Tom and I will take another path. We first walk onto one of the four bridges that arch over the lawn and attach to the balcony. I just sit there holding onto the hand railing for dear life looking down at the crowd below, not feeling like I could fly. I’m so out of it I think the band is cranking away until Tom tells me it’s just the intermission music. Darkness sets in completely for the second set opener “I Need a Miracle,” a familiar favorite from the “Shakedown Street” cassette I had in 8th grade. By the songs end we’re getting ushered off the bridge and back onto the mud. It starts pouring when the next song begins. Sick and and tired of getting soaked with Tom just drifting, I decide to take the lead and seek shelter.

We make our way towards the back of somewhere. It’s a blur. We pass a few rows of pine trees, down some hill to an oasis of Porto-Sans. That’s right an oasis of Porto Johns. They are very far out of the way and basically unused. It isn’t as bad as you might think.

With the first chords of “Sugar Magnolia” I spring up and out of the plastic box then attempt to dance under the florescent light provided. They go into the Rolling Stones, “Satisfaction” next which rocks the box. Then into “The Last Time” no wait a second, it was “The Last Time,”now its Dylan’s “It’s All Over Now Baby Blue”?

Following the song and final cheers of the audience, someone asks us, “Are you going to the next show in Maryland?” We answer maybe, but I knew we’d never make it right after this one. I needed time to digest what just happened. Too bad though, because Garcia would open the show with a rare “Casey Jones”, then tuck it away for the better part of a decade.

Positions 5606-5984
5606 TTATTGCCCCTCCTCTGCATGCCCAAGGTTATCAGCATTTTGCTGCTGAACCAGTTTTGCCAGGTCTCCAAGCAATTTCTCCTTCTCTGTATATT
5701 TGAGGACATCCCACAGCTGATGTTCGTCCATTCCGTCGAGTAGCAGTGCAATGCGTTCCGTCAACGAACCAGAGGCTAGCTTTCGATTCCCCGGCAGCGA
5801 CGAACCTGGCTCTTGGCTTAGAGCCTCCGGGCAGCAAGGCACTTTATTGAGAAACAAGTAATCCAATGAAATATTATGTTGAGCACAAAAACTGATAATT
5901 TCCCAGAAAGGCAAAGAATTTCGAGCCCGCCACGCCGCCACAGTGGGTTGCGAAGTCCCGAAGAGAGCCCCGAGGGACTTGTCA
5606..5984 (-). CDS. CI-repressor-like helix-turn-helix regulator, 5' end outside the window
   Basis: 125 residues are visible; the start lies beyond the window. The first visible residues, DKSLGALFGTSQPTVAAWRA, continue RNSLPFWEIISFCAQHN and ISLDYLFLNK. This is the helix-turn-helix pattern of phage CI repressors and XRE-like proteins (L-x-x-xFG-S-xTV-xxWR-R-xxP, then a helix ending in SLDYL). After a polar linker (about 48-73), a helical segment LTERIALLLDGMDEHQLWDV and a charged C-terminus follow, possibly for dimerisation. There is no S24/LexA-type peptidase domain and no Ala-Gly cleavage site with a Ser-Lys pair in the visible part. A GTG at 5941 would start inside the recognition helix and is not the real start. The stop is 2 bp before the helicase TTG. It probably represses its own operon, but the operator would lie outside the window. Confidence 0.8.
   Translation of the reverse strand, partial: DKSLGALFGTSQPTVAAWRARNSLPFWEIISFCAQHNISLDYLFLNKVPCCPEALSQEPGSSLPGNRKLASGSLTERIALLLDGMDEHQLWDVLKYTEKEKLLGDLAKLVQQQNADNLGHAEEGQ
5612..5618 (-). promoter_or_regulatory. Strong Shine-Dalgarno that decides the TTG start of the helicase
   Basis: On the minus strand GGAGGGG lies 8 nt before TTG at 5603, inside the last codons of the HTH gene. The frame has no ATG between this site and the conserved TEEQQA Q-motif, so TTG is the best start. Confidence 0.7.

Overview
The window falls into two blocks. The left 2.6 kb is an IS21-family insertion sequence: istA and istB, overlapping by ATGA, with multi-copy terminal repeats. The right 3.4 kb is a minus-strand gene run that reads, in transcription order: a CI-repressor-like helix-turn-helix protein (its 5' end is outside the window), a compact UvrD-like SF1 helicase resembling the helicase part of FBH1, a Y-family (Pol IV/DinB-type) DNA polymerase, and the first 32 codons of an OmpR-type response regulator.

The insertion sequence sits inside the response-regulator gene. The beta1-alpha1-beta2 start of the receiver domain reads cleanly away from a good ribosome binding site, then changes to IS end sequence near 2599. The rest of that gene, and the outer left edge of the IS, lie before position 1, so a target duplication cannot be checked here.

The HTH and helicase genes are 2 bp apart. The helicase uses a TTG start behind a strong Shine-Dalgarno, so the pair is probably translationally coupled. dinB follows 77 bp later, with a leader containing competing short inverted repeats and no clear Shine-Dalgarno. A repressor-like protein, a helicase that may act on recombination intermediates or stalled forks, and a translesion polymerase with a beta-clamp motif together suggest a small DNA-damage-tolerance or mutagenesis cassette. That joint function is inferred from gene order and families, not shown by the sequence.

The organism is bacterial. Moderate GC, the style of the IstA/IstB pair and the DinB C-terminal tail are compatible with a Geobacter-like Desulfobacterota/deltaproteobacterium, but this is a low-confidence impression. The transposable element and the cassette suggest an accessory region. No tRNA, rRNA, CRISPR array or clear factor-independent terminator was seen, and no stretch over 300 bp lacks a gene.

In the confusion of the crowd leaving, Tom and I just start following the flow towards the nearest exit. This will prove to be a big mistake. We wind up on a walking bridge 50 ft. over a stream that brings us into the main parking lot area by the box office. Everyone on the bridge seems to be murmuring at the same volume like a séance and it’s creeping me out. I feel way out of place. None of this looks recognizable either. We’re clueless, beside ourselves. “Where do we begin to look?” I say to Tom. There are just woods, cars and zany people everywhere. We walk down one paved path with a small downgrade into a dark forest. Tom thinks we’re going to hell and we’d never find our way back. We quickly turn around. We come across a dry blue wool blanket back near the box office and sit down on it for a long time, hopeless. Although I’m feeling super high, it’s hard to describe the feeling. Judging by the insane looking people around me I’m figuring they’re probably higher though. This is reassuring but “Who’s all driving here?” By 2:00 AM we’re cold, wet and I’m concerned because I need to be at my job in Bayonne at 7:00 AM, as the quality inspector for a major bottle manufacturer, on the Hellmann’s Mayonnaise filling line. I begin whining to Tom that I’m going to have to call my Dad on a payphone in the middle of the night to tell him I took too much LSD and can’t find the car. I really feel like I have no choice, since he’s my boss as well.